Some people have voiced frustration at scrub being deemed ineligible on 31 December 2022 and eligible on 1 January 2023, but this is the regulation in place and applicants must remain focused on the area of land deemed eligible for the 2022 BPS application. It is useful to point out that while the Department will change the MEA as deemed necessary, it will never increase the claimed area and any such increases must be carried out by the applicant or agent acting on their behalf.
ANC and stocking rates
A letter circulated by the Department in recent weeks highlighting a new EU ruling requiring stocking rates in 2022 to be based on the MEA rather than the claimed area has led to further queries, as has talk of new stocking rate values.
The Department explains that the change to basing stocking rates for the Areas of Natural Constraint (ANC) on the MEA in 2022, as opposed to the claimed area, will not lead to any changes for the majority of applicants. They advise all applicants to review maps and areas submitted for the different schemes even where a no change BPS application is being submitted.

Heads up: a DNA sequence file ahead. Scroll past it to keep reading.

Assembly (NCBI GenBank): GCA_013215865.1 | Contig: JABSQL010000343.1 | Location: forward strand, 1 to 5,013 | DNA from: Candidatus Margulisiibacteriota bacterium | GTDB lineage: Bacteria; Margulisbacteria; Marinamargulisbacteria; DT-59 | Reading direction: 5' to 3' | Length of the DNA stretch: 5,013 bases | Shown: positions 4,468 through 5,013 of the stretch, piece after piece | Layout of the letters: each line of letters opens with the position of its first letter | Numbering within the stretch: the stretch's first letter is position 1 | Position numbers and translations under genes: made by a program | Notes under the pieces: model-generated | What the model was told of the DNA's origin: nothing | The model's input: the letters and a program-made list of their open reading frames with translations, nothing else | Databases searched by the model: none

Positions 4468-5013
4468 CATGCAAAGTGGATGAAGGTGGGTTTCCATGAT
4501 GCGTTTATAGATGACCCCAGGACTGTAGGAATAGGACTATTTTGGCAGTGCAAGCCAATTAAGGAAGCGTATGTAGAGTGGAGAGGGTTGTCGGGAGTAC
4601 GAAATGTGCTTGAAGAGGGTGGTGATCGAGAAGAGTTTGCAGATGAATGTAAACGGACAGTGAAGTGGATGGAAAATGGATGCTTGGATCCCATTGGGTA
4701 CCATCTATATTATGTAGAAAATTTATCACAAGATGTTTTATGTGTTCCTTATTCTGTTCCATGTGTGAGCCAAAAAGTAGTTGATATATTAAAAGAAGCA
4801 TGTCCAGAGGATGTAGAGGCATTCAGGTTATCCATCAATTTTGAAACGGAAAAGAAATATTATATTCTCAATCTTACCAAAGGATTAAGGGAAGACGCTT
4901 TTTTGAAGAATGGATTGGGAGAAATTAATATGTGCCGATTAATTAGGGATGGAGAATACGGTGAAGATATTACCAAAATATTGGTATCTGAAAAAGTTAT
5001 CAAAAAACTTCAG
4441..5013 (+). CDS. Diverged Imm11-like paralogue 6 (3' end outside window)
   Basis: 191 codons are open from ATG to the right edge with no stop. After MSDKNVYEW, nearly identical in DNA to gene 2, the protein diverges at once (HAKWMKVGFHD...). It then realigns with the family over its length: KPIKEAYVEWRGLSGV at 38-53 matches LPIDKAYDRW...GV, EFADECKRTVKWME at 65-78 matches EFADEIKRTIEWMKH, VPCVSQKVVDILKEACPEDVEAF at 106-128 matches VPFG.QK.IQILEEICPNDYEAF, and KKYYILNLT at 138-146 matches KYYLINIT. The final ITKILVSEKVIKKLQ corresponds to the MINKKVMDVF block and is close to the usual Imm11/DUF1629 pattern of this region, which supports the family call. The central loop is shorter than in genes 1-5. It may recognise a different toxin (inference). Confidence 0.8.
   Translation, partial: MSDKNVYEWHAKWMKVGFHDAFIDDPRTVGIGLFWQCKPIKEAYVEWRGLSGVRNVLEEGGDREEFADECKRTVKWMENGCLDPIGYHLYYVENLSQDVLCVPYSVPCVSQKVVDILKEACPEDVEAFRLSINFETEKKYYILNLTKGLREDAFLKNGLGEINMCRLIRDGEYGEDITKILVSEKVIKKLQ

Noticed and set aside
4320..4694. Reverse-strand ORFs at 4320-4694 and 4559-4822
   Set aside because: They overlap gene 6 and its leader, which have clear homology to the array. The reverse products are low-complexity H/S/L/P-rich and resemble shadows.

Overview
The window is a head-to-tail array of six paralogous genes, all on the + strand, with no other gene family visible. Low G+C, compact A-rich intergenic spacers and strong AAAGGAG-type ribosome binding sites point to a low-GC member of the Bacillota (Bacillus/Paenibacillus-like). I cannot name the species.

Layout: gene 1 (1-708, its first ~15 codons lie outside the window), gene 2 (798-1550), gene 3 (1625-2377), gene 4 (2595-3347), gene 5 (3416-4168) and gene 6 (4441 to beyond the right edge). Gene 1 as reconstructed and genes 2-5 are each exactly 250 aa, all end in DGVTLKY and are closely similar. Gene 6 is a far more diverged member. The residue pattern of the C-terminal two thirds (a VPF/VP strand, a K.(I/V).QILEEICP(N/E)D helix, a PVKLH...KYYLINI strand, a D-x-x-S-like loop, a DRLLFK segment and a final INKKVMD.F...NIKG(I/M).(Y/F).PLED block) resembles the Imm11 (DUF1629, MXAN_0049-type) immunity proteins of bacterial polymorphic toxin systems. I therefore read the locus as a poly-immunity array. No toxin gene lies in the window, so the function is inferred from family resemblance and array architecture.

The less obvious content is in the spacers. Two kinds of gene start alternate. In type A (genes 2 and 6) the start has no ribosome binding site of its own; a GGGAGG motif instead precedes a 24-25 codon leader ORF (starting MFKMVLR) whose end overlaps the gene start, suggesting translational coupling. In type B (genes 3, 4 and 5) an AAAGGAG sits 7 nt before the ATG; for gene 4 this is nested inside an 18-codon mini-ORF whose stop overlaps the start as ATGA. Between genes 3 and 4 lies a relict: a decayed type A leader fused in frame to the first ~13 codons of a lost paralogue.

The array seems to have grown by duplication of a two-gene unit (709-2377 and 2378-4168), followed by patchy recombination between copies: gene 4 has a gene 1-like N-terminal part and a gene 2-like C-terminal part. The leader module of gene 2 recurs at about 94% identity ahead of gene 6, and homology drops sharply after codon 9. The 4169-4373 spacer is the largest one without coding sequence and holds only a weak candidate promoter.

With regard to changes to unit values of different livestock, there is no change in 2022. The minimum stocking requirement is 0.15 livestock units per forage hectare for ANC in 2022. Any changes proposed at present relate to the ANC in 2023, eco-scheme measures and determining active farmer status.
New mapping system
The mapping system used for farmers in counties Donegal, Kilkenny, Limerick and Mayo will be upgraded to the Department’s new land parcel identification system (LPIS) in 2022.
The new system will be rolled out for all land parcels in these four counties whether you are a herdowner based there or not. For example, if a farmer is living in Galway and has land declared in Mayo and Galway, then only the land parcels in Mayo will be subject to the change.